However, by putting two 1″ wide overbonding strips along all of your seams, you have just increase your seam allowances by 1″! That is a decent amount of material when I’m trying to reduce my areas by as much as I can. I think it’s highly likely that for my use case I could get away with only one bond. I’m pretty much a fair weather backpacker, so I’ve never really been in bad conditions that might put that much stress on a shelter. However, my design will be freestanding with the canopy being pulled taught by the spring force of aluminum poles, so there will be SOME amount of force on the seams.
I’m interested to see what happens, and that’s what makes this kind of endeavor so fun!Oct 4, 2019 at 5:47 pm #3612629
“… provided that those strips are also .51Oz DCF”
Maybe. The over-bonding is “unifying” only one polyester side of the DCF, and I have to wonder if a lighter tape would suffice. The absolute difference between .51 and .33 would be small, so “better safe than sorry” may be the way to go. (Horrors! and extra ounce!!)
“However, by putting two 1″ wide overbonding strips along all of your seams, you have just increase your seam allowances by 1″! ”
I might be missing your point, but over-bonding does not require an additional seam allowance. The over-bonding tape itself is added material, but the panel dimensions shouldn’t change.Oct 4, 2019 at 6:11 pm #3612635Geoff CaplanBPL Member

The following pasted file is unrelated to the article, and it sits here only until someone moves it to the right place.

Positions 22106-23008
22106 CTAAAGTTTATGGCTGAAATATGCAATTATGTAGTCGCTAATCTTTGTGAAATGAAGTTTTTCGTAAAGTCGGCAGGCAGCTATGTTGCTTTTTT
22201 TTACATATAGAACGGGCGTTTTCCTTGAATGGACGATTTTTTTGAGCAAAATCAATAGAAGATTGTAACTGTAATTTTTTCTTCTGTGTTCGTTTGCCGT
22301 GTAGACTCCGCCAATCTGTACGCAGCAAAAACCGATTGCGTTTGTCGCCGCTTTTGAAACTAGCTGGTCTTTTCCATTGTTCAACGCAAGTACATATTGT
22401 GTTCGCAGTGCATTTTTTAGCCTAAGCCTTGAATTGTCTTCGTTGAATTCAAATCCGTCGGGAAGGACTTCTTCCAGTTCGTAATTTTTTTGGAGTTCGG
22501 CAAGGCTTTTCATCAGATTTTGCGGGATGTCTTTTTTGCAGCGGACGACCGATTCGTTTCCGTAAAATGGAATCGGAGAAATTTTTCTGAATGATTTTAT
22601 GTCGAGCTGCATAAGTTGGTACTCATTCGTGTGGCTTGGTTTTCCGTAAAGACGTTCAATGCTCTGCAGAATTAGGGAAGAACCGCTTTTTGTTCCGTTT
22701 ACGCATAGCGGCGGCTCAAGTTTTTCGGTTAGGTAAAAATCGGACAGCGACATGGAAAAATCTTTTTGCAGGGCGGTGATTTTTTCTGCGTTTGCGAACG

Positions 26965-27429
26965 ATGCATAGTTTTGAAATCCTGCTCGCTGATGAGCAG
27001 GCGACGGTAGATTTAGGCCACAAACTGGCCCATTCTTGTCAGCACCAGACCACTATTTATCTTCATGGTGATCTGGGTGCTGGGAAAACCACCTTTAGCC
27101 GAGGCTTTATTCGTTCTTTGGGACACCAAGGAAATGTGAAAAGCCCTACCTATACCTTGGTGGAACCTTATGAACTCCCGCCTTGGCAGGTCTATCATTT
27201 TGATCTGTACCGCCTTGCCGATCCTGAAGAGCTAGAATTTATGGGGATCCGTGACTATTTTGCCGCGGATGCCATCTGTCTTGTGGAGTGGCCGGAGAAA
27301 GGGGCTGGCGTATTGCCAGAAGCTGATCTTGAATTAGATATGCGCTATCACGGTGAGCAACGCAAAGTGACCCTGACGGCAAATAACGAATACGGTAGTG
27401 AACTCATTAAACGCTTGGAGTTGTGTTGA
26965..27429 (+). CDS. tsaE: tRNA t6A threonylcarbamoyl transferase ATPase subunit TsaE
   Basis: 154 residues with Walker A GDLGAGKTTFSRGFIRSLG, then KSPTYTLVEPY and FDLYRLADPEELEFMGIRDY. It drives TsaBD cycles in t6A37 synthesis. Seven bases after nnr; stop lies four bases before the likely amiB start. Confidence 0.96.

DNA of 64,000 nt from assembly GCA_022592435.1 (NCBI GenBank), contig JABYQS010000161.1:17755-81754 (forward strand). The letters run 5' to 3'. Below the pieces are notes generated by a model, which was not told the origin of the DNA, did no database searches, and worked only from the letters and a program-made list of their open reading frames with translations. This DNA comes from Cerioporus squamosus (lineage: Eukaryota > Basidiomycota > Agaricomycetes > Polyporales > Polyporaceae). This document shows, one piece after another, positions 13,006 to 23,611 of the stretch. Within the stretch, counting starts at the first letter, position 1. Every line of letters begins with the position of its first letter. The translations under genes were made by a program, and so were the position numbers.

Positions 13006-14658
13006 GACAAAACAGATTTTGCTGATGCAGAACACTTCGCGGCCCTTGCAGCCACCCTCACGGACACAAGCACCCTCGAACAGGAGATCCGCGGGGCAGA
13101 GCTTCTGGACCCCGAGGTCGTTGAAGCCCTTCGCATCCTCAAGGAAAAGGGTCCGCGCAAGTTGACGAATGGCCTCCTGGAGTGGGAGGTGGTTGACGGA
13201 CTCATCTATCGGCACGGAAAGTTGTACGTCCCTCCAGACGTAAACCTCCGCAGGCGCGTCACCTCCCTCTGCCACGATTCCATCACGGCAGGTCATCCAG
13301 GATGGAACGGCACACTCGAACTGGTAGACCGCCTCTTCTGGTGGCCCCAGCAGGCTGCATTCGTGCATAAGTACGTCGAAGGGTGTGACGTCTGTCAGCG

@geoffcaplanLocale: Lake District, Cumbria
The other factor to consider is the performance of the bonding tape in cold. I remember a materials scientist here saying that the glues used don’t do well in freezing weather. If you rely entirely on bonding tape without sewing, you might get a catastrophic failure if the glues lost too much strength. On the other hand, people use Ron’s shelters in tough winter conditions and it seems that he’s not seeing failures (though we don’t know what he’s using as a bonding agent). I’ve seen accounts of HMG mids in full winter conditions too, and they seem to do ok.
It’s surprising that all this seems to be so contentious, given how long DCF has been around. It would be useful if DSM gave more comprehensive technical guidance for use in various applications.Oct 4, 2019 at 6:47 pm #3612641
Cuben Fiber was originally developed for high performance sails on racing yachts. Does anyone know whether those were sewn or were constructed entirely with bonded seams? One would think the forces encountered in that application would easily be greater than those in a shelter.Oct 4, 2019 at 7:39 pm #3612648
JCH, above, prompted me to do some searching which turned up this from Lawson –
“The reason you don’t see more cuben mountaineering tents is because of the construction techniques that would have to be used.. The shelter would have to be both bonded and sewn as bonding alone doesn’t work in cold weather. The adhesive looses all its strength and the shelter will just fall apart.